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Why queue the key events? Why not fire off the code that needs to be done when the key is pressed?

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Quote:
 Original post by HurpHmm, interesting ... so on your queue example you don't even use a listener at all do you?

I don't even know what listener is. And I have made many inputs of many kinds before.

@NumberXaero:
If the logic/behaviour requires this special kind of input handling. For example command queue, when the commands are executed in sequence, and there's a small time between these executions. Or the execution is executed only if a certain condition is true (so it cannot be executed the same time the event input occurs).
I hope that's clear.

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I dont know, seems over complicated. For me you have two cases, 1, you want things to execute at time of key press, ie feed some gui text box string. 2, you want continuous state of the current device, be it mouse or keyboard, and you check for a given state change each update, ie camera, you move as long as the key is down, and stop when the key goes up. Time of event is passed along in case 1, time of state change can be checked in case 2. Build state for each device and each key/button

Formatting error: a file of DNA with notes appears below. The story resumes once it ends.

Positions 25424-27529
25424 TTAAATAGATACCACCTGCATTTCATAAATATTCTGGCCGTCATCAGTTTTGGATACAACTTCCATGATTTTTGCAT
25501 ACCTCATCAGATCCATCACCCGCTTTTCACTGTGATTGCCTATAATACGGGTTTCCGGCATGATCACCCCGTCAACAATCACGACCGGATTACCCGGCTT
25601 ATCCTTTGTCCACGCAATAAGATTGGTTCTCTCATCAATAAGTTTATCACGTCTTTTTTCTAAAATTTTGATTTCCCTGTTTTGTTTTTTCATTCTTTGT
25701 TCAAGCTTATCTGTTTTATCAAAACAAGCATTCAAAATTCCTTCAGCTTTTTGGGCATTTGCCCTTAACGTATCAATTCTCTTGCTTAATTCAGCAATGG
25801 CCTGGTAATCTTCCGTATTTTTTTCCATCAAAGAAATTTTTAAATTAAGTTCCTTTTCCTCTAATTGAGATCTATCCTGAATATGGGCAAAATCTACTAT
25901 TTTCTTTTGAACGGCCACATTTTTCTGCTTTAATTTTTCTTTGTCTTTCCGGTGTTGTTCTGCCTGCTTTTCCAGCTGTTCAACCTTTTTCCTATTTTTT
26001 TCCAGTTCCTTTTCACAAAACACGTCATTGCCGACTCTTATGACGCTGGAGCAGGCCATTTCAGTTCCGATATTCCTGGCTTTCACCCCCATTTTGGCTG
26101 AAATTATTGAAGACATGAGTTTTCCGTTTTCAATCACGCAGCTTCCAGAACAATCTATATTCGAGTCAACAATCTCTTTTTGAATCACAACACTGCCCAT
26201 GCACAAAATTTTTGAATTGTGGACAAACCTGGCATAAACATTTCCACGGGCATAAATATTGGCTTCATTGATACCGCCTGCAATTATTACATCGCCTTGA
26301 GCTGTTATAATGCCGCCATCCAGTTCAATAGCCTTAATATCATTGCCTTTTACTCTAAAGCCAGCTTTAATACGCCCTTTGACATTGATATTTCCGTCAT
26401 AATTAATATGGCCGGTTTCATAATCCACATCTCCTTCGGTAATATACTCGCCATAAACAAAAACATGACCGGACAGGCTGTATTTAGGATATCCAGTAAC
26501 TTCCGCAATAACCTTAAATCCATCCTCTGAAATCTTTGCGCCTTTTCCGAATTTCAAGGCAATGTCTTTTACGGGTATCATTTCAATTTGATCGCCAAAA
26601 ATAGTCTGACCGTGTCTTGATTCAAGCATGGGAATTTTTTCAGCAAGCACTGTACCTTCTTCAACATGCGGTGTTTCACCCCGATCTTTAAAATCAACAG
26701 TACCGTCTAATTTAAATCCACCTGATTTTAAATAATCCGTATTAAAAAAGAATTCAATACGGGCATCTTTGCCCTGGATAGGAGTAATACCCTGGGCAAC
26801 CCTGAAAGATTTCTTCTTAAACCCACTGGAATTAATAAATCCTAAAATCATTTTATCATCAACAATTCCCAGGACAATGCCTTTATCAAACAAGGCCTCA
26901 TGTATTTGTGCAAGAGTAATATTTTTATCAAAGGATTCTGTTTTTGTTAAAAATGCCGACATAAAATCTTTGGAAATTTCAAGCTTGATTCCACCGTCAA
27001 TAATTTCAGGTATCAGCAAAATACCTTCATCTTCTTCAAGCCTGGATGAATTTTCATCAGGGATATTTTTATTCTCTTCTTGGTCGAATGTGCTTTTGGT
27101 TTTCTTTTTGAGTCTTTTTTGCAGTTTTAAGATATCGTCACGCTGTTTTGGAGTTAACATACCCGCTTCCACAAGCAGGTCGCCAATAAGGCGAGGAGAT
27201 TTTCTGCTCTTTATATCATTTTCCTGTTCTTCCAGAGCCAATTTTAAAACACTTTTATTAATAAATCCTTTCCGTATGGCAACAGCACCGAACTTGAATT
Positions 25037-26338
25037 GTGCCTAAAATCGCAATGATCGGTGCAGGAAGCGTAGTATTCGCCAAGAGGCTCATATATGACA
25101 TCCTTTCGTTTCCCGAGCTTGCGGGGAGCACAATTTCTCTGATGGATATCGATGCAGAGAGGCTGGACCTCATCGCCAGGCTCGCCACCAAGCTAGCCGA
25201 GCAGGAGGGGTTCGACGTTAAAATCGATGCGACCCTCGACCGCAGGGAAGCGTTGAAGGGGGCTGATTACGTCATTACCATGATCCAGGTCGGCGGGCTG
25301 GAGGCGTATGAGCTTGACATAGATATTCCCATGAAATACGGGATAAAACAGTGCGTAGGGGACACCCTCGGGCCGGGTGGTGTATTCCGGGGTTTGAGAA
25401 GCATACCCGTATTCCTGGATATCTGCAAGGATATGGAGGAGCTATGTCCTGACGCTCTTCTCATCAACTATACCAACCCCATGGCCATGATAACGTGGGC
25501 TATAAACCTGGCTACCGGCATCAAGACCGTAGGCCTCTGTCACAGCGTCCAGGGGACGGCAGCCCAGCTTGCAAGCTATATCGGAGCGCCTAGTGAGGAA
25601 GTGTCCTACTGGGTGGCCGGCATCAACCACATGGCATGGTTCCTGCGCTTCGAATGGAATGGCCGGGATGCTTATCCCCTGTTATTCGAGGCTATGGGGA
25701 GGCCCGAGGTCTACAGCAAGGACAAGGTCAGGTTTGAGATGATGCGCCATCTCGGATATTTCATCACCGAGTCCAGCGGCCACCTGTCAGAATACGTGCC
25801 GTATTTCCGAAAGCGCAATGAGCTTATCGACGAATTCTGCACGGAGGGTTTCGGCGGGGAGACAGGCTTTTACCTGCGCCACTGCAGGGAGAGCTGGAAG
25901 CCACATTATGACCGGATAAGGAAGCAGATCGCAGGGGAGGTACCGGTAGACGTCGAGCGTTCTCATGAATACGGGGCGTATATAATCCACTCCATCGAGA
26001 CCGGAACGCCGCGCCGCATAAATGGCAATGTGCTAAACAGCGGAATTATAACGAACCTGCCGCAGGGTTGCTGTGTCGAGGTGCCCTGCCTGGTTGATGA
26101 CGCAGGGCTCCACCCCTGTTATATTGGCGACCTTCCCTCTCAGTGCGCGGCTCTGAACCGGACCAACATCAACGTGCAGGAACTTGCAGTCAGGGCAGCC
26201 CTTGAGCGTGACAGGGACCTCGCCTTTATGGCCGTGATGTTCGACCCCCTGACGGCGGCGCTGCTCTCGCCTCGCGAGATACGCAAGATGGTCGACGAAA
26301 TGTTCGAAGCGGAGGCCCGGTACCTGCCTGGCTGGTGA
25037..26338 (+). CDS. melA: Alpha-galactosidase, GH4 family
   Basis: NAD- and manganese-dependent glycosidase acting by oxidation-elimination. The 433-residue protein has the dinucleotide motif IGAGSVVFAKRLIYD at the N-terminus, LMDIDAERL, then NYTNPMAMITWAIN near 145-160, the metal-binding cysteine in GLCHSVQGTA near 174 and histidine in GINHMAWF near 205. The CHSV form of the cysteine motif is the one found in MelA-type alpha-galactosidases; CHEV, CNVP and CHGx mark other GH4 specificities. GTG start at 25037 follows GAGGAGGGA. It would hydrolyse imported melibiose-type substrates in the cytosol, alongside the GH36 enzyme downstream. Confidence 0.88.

- OnInput
-- Event received, up or down
-- Update device state (key/button)
-- Fire code that executes once, on up or down

// Device state is now current
- OnFrameUpdate
-- Pass state around
-- Fire code that executes continuously (character movement)

Im using something similar for what could become a very complex character movement that needs to know if key/button isDown, isUp, isFirstDown, isFirstUp, and the time involved with each, how long has it been down? how long has it been up? the time of first down? the time the key was released? and its worked well so far.

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I just noticed that if are looking for WM_KEYDOWN and you press two buttons (such as "W" and "S") it will only send the input message for the last key you press, even if you are holding both. IS there any way to get the message for every button you are pressing?

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Yeah, windows raw input.

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Quote: